Afterlife – Ambient Meditations – The Ambient Zone

I had been so busy with the assumption that Afterlife produced certain sounds that fitted into particular styles of music – notably Balearic etc etc – I hadn’t even realised that Ambient wasn’t one of the genres touched upon. Which in a way seems rather strange as you would imagine it to be a natural space to occupy given the immersive explorations of mood and atmosphere readily kindled across the years. Thankfully though, this must be some of the most engaging work to date from the producer behind the guise not least of all because of the rich intensity, almost too intense at times, which has been created.

Singularity is an epic opening, unfolding in warm waves of reassuring emotion that feels gently blissful throughout each aspect of its meditation on living life. So much so that the proceeding impact of The Lost Birds is like a small shock to the system, aside from the fact that it could be one of my favourite pieces of music in amongst all of the past twelve plus months of madness. I don’t know about you but if music is indeed a universal language then you will also sense a yearning, or loss, located somewhere in the hardwire of memory (hidden from view) as a vigorous whir of contemplation extends beyond conscious belief. There is something about the liquidity of water contained within the body of the sea which conjures up a captured stillness here, pictures from a black and white timeframe that are worn and lost. You may well evoke something completely different of course, unique to your own experience in the process of listening. Everest, follows by reverberating across the space of notes generated from piano to dawn, observing the blur between wind and snow as the energy of raw emotion drips effortlessly across the screen. Next, Secret Life completes the release likewise returning to the grain of torn keys, this time pitched alongside the contrast of eloquent pads seeking out future tomorrows amid the passage of time…and as the music leaves the stage it still echoes within.

Release: June 23.


Afterlife – Baywatch – Subatomic

This excellent new EP from Afterlife does just what you would hope casting aside the expected, surprising your senses in a multitude of refreshing ways. Producing a lifetime of soul searching music is a quality in itself but when it comes in this calibre it’s something we can all join in celebrating. Fly opens the release via an illuminating flash revealing the promise of what this summer holds in store, feasting on emotions that are eloquent and elegant. Accompanied by a resolutely gentle pulse of electronic drums its swirling wash of instrumentation adds punch and clarity to the holiday of your imagination. Next is the tougher chug provided by the title track setting the tone racing as bigtime bass explodes across a wealth of fizzy synthesizers, then complimented by the emotional roller-coaster of The Bridge complete with its jazzy/ bluesy mind-altering brilliance. Lost Tribes completes the journey with liquid intensity bubbling, meandering across a whirlwind of probing keys that never leave you asking for more…



Afterlife – Resistance – Subatomic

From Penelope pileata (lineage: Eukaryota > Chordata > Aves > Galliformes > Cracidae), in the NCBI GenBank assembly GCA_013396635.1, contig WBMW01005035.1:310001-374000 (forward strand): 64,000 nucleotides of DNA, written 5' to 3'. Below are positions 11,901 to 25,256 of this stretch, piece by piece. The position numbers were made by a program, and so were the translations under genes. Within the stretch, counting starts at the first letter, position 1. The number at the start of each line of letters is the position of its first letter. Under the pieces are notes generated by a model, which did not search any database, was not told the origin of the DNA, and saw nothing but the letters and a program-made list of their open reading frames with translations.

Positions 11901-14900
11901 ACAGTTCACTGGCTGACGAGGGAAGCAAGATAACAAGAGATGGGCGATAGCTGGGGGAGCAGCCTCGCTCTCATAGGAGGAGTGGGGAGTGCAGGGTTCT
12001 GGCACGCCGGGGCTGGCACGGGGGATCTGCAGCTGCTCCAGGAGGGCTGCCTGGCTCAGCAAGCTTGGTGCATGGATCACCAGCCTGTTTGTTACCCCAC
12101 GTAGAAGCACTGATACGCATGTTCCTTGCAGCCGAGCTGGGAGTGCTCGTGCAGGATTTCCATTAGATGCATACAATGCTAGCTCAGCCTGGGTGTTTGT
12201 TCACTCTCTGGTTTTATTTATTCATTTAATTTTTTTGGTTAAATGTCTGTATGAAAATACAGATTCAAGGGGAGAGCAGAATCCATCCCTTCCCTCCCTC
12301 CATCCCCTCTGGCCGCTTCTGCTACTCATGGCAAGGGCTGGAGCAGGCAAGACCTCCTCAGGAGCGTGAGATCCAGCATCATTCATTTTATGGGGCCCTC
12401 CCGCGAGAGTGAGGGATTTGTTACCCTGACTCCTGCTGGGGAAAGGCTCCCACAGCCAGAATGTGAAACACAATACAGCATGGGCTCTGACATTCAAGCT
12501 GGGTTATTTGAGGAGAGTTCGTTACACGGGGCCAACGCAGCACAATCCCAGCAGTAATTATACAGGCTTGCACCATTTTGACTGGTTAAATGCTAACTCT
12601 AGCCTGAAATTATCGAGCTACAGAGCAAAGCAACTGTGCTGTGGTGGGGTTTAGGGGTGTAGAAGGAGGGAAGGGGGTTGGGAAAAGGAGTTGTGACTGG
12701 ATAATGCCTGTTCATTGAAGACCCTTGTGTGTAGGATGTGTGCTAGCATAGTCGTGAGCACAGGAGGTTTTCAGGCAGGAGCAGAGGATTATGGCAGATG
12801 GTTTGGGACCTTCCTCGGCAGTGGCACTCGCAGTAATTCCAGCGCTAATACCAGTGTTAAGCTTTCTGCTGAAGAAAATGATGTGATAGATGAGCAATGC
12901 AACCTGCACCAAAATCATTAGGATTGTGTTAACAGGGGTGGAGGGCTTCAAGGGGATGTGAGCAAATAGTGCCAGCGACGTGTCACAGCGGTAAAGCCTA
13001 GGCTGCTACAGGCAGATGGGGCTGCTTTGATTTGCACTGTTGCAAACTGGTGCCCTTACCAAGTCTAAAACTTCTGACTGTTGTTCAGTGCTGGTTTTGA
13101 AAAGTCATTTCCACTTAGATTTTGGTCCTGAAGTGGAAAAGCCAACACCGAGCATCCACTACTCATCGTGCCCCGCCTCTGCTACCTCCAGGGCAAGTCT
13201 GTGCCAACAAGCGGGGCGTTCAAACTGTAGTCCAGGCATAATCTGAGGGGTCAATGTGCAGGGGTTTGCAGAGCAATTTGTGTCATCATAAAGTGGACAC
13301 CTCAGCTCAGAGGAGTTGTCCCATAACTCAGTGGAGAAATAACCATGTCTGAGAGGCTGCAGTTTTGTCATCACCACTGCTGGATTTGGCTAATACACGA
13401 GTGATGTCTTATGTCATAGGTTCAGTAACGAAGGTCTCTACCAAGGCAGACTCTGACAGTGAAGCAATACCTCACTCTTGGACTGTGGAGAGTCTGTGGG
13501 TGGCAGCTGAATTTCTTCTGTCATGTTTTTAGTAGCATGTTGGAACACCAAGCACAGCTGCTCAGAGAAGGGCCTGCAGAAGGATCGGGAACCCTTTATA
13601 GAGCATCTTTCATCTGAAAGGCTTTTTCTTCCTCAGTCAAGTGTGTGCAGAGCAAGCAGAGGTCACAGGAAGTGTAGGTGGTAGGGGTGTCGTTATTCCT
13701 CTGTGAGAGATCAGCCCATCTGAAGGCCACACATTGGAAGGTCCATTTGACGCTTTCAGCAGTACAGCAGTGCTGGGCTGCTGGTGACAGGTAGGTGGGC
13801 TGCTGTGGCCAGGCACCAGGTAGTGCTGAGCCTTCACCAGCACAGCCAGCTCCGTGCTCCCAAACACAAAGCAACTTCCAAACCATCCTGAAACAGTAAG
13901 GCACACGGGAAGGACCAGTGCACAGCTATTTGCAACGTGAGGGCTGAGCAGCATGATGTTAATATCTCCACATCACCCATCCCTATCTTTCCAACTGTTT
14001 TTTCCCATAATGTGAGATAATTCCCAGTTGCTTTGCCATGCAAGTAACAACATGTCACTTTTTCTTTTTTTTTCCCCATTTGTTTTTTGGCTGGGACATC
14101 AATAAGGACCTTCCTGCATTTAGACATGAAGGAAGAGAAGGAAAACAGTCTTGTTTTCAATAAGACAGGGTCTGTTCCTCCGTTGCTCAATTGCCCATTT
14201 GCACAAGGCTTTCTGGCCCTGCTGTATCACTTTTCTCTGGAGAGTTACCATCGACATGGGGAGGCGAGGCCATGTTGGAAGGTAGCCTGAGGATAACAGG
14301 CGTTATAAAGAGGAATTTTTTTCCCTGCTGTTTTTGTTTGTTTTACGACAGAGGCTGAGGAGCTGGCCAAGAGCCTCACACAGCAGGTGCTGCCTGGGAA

The bass throb igniting the opening bars of Resistance says more in seconds than a life time of evocative words. This feels like the point at which Afterlife has transformed their linage of ideas into defiantly something else. Perhaps that’s an abstract notion but you can hear the amalgamation of all thats gone before blossom into the art of Resistance. You can also experience that playing out in the loose shape of eastern influences drifting across the sea of punctuating percussion, likewise in the accompanying configuration of four/ floor drum hits, combining fundamental elements of dancefloor urgency with the uplift of soulful introspection. Two versions of Resistance are then perfectly realised by Sean Johnson (aka Hardway Bros aka one part ALFOS sonic pioneer) fusing the still provocative influence of Detroit’s Techno heritage to the expansive atmosphere’s imagined by Afterlife’s timely notation. Both provide the stimulation of an intoxicating retelling of the theme. Then more typically associated with Afterlie’s originator is second number Antifearance which adds a funkier, sunshine swing to its collective rhythms, breathing in the swell and shimmer of synthesized sound in all its glory. Nice line in garments too.

Release: December 11


Afterlife – Into The Heat – Subatomic

Talk about perfect timing. Just as the summer heat ignites thoughts of sunnier climbs Afterlife arrives with this latest instalment of refreshments. Into The Heat begins via sun soaked rays suggesting a cosmic refrain, with echoed voices pulsating alongside the rhythm of generous percussion and soaring, celebratory keys. The expansive sounds which fuel Wanderlust then perpetuate the notion that something good is about to happen with suggestive swirls of emotive synths, sprinkles of piano and a deliberately intense expectation. Jolly Up, completes the series of originals with a four on the floor chug of driving beats accompanied by chimes of joyful resolution destined to feel hot on the sound system.

Last but not least are DJ Rocca’s remixes of Si Si Si from last year’s Naif EP. Not surprisingly the tantalising Erodisco mix replays the influence of the 1980’s into fresh movement with vocal stabs alongside a neat line in bass. The tempting colours of his most impressive Dark Arts mix finishes as introspective layers synthesized sound create dangerous corners to lose yourself in.